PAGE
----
Battle Royale is a bit of a genre-bender so I imagine some will take issue with its placement on this list, but the dystopian fits just as comfortably in horror as it does in action, drama, or any other genre that welcomes it. Set in a futuristic Japan where teenagers are seen as the scourge of society, Kinji Fukasaku‘s adaptation of the Koushun Takami novel of the same name follows 42 teenagers as they’re placed in a government mandated battle-to-the-death where only one can walk out alive. Isolated on an island arena rigged with traps and hidden means of murder, the teens struggle with their friendships, loves, and enemies as they form temporary alliances and wage deadly deals as a means of survival. If that sounds a little like The Hunger Games, it’s actually a lot like the The Hunger Games and Suzanne Collins has faced her fair share of criticism over the originality of her concept (though I’d argue she takes the story far enough in its own direction to earn its keep). But Battle Royale is also much more refined and much, much more R-rated story, focusing on the in-game experience of the characters rather than the world around them. The result is an impressive blend of character drama that manages to fulfill an impressive number of arcs, blended with rapid-fire, hyper-violent action. It’s a film that will stick with you thanks to the rich attention paid to its characters and an engaging high-concept horror story that satisfies on a visceral, emotional, and intellectual level.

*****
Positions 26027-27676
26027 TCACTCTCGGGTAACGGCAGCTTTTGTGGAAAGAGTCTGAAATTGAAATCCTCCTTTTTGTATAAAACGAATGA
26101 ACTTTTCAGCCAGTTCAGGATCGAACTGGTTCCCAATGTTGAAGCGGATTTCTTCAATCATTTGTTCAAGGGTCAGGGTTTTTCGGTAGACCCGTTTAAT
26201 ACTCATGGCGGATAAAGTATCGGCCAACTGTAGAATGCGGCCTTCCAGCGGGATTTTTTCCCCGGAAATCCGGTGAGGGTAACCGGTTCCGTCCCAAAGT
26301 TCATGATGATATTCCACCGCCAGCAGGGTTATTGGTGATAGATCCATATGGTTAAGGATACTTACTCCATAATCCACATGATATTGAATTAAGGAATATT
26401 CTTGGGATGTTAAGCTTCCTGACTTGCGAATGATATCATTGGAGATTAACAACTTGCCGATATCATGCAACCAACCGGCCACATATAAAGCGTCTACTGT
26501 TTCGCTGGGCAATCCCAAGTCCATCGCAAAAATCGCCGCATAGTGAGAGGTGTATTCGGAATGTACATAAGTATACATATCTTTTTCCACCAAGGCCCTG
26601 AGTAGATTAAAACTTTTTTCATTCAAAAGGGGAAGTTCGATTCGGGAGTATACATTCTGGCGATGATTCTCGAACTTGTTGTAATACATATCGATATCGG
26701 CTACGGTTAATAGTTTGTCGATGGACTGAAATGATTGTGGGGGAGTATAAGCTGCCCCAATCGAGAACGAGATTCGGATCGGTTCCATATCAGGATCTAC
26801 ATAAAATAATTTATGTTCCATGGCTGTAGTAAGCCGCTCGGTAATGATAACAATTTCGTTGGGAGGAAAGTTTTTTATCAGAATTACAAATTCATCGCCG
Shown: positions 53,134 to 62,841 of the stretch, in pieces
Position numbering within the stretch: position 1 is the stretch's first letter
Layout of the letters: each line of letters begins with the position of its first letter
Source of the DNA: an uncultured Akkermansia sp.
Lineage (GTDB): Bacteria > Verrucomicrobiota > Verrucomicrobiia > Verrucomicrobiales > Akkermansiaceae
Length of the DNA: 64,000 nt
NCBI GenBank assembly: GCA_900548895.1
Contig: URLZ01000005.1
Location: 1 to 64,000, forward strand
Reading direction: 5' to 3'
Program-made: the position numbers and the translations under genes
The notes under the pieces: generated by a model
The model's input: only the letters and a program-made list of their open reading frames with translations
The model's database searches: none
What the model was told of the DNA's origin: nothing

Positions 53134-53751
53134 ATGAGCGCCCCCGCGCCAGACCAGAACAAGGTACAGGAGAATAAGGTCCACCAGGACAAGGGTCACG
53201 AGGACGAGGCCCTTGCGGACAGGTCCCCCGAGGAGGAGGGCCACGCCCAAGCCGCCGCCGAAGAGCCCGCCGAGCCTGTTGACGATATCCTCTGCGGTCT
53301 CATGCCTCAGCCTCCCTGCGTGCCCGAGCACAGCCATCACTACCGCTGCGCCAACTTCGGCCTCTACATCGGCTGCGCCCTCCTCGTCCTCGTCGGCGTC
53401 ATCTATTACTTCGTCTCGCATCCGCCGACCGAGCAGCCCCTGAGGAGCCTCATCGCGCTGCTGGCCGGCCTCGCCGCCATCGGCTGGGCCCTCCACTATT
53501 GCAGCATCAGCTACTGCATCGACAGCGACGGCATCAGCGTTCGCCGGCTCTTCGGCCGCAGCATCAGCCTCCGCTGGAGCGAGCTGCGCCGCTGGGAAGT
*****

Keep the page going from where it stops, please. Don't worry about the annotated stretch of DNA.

House of the Devil (2009)
After his well-chronicled struggled on Cabin Fever 2 (which he disowned), Ti West became an instant genre director to watch in 2009 with House of the Devil, a delightfully old-fashioned tale of satanism that remains one of the best things to come out of the vintage-tinged horror throwback trend. West wrote, directed and edited House of the Devil, which ultimately becomes the film’s great strength. The film feels like the force of a single creative vision, an intimately and exactly articulated homage that never feels beholden to the subgenre it’s homaging because of the obvious delight it takes in playing by those rules.
Centered on a good-natured college student Sam (Jocelin Donahue) who’s desperate for some cold hard cash, House of the Devil follows her to the titular house of horror’s where she’s recruited the vaguely eerie, though charming Mr. Ulman (Tom Noonan) for a high-paying babysitting gig. Eager for a sum of cash that could turn her life around, Sam ignores all the red flags along the way until it’s far too late and House of the Devil delights in withholding the big scares as those creepy clues add up until the moment of maximum impact. It’s a beautiful movie that’s not afraid of the slow-burn and the nostalgia never suffocates the smoldering atmospheric dread that is occasionally punctuated by moments of blunt violence.